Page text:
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Republican secretary of state who stood up to Trump wins reelection in Georgia

RACHEL MARTIN, HOST:

Many races around the country are still too close to call. But we do know about a key win for a state official in Georgia. Republican Brad Raffensperger won reelection as secretary of state against some pretty strong headwinds from fellow Republicans. He's one of the Georgia officials who stood up to former President Donald Trump and his baseless claims of election fraud in the state of Georgia. And he won anyway. He joins us on the line now. Mr. Secretary, thanks for being here.

BRAD RAFFENSPERGER: Good morning.

MARTIN: You made national headlines after the 2020 election, after then-President Trump called you personally and demanded that you find 11,780 votes, to be exact. How hard has it been for you to counter the loudest voice in the Republican Party through your campaign for reelection?

RAFFENSPERGER: Well, I did that by not having a loud voice but just going and have a talking voice. And I've been talking with people all over the state of Georgia for the last year and a half, explaining about the 2020 election and then also just telling them the truth about what happened in 2018, what happened 2020 and about the Election Integrity Act. It's never been easier to vote in Georgia, and we have the appropriate guardrails in place. We have security with accessibility. And I'm just really so pleased with our election team we had here yesterday because our average wait time was two minutes. We had one - some lines that were 14 minutes. Those were the longest lines we had. So we didn't have long lines. And then the check-in time, it was running an average of 47 seconds. Just imagine that. So people had a great experience. We had great weather 'cause it's Georgia in the fall. And so it was a good day all the way around. I know that people - they did - a lot of times, their candidate didn't win. But the process of casting your ballot has never been easier and faster.

MARTIN: Can...

RAFFENSPERGER: We got the results posted very quickly.

MARTIN: Can you specify the changes that were made? Because that was not the case in the previous election. There were - we saw a long, long lines.

RAFFENSPERGER: Right. And I said, enough is enough. And so that's why we got - with the Election Integrity Act, I said, we need to have accountability. Counties have to keep those lines shorter than one hour, and we'll work with them on that. And so we gave them data points. This is how many voters you have assigned to this precinct, this is how much machines you have, here's your throughput and this is what you need to do to make a change so we can give you a green light. And so we wanted to make sure all 2,500 precincts had green lights - no yellow lights - and they came through with just, you know, winning colors yesterday. It was great. It was really a great experience for voters. And we're just so pleased and I'm just really proud of the team we have in Georgia.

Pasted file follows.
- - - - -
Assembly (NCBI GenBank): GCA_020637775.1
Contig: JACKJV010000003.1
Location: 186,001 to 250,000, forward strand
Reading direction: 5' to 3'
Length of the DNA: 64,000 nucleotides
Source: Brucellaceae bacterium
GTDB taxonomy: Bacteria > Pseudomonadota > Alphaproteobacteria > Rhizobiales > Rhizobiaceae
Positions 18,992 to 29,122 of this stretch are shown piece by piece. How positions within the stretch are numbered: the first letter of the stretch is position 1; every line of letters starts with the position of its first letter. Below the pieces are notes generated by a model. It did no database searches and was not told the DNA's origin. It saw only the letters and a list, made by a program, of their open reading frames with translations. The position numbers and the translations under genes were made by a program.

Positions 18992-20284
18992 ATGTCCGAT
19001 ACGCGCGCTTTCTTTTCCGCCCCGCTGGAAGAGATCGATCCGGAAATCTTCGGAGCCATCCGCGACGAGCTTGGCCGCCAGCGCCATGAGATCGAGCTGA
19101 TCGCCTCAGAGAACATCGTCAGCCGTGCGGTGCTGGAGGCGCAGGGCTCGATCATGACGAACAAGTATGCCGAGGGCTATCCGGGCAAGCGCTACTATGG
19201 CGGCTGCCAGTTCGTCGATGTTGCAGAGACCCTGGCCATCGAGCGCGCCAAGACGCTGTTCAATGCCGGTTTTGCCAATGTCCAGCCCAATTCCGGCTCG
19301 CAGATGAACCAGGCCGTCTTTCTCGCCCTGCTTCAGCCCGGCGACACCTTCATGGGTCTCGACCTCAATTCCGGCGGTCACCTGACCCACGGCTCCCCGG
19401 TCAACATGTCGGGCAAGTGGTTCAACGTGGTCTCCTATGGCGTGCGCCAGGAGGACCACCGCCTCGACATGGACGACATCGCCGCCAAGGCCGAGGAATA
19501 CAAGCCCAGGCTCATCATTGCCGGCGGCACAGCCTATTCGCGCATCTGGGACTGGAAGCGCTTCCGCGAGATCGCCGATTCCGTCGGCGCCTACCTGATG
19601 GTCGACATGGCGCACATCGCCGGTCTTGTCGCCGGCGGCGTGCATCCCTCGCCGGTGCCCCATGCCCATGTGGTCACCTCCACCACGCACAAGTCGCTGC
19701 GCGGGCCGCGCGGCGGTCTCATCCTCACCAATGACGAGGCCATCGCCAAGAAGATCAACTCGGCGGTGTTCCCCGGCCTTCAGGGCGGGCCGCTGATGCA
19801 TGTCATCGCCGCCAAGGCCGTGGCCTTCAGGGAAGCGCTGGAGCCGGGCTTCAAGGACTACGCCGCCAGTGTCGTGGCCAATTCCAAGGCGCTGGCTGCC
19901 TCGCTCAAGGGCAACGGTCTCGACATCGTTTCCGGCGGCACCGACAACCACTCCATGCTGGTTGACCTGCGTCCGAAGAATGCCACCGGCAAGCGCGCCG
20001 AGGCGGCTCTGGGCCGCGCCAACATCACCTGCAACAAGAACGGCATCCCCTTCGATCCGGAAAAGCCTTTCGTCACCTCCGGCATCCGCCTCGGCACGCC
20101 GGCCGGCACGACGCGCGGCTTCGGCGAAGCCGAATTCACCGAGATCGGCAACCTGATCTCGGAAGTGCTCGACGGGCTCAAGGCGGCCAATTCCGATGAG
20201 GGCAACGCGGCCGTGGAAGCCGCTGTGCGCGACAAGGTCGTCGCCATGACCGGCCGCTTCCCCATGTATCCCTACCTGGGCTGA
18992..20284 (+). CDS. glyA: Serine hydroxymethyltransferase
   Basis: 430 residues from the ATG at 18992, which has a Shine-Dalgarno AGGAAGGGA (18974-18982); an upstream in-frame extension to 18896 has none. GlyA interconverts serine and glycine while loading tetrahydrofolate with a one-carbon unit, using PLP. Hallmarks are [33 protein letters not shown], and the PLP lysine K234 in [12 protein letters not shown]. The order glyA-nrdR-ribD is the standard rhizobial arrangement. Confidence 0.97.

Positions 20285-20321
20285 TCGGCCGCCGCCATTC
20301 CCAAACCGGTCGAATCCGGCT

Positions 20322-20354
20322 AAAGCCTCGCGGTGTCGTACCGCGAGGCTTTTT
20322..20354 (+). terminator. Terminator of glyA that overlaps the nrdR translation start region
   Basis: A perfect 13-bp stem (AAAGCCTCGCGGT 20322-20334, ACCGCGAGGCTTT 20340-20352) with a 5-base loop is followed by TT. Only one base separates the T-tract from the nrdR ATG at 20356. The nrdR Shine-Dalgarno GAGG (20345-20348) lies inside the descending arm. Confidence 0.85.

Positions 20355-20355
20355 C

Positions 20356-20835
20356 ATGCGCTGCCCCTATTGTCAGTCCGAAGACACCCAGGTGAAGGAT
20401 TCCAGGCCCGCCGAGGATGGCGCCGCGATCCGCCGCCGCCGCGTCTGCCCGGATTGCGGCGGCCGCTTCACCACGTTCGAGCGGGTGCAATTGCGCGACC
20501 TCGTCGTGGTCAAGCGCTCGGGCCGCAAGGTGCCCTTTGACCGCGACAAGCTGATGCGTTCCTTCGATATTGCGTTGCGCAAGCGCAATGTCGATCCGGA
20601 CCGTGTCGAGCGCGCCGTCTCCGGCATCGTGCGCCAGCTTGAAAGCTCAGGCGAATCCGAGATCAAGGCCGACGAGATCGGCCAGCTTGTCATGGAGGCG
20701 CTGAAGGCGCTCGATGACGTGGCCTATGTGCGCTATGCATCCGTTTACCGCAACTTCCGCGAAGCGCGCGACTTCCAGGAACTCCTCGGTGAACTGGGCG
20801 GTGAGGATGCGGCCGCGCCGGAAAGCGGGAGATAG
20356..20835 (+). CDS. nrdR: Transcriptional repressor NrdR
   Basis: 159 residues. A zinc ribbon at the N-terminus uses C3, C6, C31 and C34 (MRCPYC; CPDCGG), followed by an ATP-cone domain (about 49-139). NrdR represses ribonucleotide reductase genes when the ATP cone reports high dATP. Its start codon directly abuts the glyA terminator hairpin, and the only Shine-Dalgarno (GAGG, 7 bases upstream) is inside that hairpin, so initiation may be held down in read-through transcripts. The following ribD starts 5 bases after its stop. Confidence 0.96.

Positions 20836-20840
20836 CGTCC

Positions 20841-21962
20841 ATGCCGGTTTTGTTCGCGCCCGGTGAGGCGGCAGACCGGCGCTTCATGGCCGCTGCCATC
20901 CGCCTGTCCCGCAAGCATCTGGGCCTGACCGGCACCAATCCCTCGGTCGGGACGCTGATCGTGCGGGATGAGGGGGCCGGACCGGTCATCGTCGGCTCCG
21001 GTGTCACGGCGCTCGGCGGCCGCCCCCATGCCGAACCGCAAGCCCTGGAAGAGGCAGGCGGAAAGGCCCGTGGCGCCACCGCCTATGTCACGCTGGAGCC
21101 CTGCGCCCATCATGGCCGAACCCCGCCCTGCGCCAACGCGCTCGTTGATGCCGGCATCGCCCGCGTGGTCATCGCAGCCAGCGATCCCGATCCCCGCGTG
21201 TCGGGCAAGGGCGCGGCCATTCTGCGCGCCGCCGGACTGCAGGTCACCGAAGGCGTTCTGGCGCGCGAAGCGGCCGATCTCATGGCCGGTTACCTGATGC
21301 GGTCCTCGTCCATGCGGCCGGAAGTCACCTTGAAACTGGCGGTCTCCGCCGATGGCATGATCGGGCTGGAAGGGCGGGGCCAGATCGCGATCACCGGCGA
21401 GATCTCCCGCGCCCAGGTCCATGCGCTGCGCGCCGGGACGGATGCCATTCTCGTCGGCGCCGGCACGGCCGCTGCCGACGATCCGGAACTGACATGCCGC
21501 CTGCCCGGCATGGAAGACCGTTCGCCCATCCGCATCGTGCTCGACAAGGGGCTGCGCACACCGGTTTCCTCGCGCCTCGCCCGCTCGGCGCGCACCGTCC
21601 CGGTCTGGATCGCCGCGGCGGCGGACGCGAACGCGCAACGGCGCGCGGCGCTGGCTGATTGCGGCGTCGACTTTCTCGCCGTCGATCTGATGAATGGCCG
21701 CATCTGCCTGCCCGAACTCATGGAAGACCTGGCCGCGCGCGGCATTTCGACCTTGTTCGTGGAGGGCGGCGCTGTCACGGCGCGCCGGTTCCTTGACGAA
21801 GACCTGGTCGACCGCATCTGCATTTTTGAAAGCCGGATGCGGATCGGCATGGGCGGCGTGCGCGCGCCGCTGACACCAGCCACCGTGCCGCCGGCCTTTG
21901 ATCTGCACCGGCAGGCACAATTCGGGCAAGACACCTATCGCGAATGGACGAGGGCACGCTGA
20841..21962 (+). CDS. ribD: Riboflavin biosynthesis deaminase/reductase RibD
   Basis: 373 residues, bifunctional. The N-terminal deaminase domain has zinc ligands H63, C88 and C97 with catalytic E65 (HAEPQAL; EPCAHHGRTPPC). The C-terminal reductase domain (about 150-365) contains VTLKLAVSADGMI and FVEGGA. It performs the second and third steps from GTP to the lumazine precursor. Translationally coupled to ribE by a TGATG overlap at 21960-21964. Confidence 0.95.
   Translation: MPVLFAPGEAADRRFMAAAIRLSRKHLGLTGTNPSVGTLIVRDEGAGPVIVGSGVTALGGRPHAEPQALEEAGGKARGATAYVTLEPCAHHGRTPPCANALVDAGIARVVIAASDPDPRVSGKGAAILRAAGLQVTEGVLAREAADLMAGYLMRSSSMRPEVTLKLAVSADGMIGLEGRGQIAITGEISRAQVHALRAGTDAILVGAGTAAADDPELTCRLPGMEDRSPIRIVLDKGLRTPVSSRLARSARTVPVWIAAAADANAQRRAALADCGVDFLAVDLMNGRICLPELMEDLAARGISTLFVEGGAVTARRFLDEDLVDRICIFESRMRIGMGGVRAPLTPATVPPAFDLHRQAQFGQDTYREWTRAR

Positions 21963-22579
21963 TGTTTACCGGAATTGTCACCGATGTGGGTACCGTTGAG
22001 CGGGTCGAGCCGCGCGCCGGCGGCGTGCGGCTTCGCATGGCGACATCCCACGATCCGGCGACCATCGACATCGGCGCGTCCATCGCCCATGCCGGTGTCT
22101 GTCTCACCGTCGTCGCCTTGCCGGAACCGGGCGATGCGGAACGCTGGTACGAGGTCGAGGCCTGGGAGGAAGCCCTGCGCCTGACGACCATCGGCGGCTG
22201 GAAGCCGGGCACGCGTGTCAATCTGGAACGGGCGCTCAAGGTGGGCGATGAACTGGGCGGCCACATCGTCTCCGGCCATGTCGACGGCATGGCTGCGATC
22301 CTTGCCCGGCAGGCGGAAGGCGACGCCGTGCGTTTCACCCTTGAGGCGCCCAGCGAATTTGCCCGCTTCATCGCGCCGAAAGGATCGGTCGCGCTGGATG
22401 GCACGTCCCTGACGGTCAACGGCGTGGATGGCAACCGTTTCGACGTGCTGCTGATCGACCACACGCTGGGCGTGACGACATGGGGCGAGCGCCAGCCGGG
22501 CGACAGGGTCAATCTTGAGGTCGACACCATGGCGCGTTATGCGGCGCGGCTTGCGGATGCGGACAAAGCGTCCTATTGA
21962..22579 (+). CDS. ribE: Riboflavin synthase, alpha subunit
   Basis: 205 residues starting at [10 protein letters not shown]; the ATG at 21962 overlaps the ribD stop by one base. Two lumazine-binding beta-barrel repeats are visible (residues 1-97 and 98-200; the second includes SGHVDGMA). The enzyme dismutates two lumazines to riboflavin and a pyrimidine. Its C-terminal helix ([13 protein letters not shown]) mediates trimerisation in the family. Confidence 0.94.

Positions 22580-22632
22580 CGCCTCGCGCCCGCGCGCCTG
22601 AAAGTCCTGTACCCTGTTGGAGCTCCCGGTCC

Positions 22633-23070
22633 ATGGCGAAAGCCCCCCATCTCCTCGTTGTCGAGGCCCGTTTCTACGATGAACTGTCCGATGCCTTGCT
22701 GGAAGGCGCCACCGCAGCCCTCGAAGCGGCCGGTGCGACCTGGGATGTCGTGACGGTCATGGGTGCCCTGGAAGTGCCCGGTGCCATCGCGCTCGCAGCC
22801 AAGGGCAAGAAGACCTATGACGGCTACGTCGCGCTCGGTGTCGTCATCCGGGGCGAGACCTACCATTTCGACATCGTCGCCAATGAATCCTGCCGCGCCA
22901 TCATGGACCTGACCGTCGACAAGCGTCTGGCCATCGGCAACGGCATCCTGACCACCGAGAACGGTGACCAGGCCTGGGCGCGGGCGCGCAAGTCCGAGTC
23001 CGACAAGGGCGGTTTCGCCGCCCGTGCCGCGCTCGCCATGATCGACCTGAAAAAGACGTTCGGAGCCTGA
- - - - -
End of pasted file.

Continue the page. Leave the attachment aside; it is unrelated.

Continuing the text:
MARTIN: I understand your desire to focus on what you've been able to accomplish in the job over the last couple of years, but it is important to talk about what you stood for in 2020 because it's become a big part of your identity, standing up to Donald Trump in that way. I want to ask about the pervasiveness of that election lie. Marjorie Taylor Greene is from Georgia. She has made her election denialism a central part of her identity. She refuses to accept the outcome of the 2020 presidential election, even though there's zero evidence to back that up. How prevalent are these mistruths in Georgia at this point?

RAFFENSPERGER: Well, we know what the facts are, and we've been consistent on that. I think what Americans are looking for, Georgians are looking for, they're looking for people of character, integrity, honesty, civil discourse. And when you have a disagreement with someone, you express yourself respectfully and then have conversations. I think people want to see the country move forward. We have a lot of national issues. And I think what you see is it gets down to candidate quality. And so particularly when you run statewide, you have to make sure your message resonates with a majority of the people. But I really - the basic issue, I think, is it gets down to character and honesty. And that's why I've had conversations with people all over Georgia, given them the facts. And it's worked, obviously. And I just - I'm just so grateful for the people of Georgia, grateful for their vote and I'm grateful for the trust that they've placed in me.

MARTIN: You got some pretty intense threats after 2020 and what you did, very personal threats. Did you ever consider not running again?

RAFFENSPERGER: No, because I knew that we had done the right thing. And at the end of the day, I wanted to have the ability to have that conversation with the voters of Georgia and to set the record straight. And that's what I did. And I think that's really important that people, you know, have ears to hear, eyes to see and the courage to speak it. And that's what I did. And I wanted to go out and talk to people. And I'm just so grateful for the voters of Georgia 'cause I knew that most people are good in Georgia. In fact, they're wonderful people. And so I enjoy traveling all over the state...

MARTIN: OK.

RAFFENSPERGER: ...And just answering questions.

MARTIN: Well, we appreciate you making time for us this morning. Georgia Secretary of State Brad Raffensperger, thank you so much.

RAFFENSPERGER: Thank you. Transcript provided by NPR, Copyright NPR.

Corrected: November 8, 2022 at 11:00 PM CST
An earlier version of the text on this page incorrectly attributed election lies to Georgia Secretary of State Brad Raffensperger.
Rachel Martin is a host of Morning Edition, as well as NPR's morning news podcast Up First.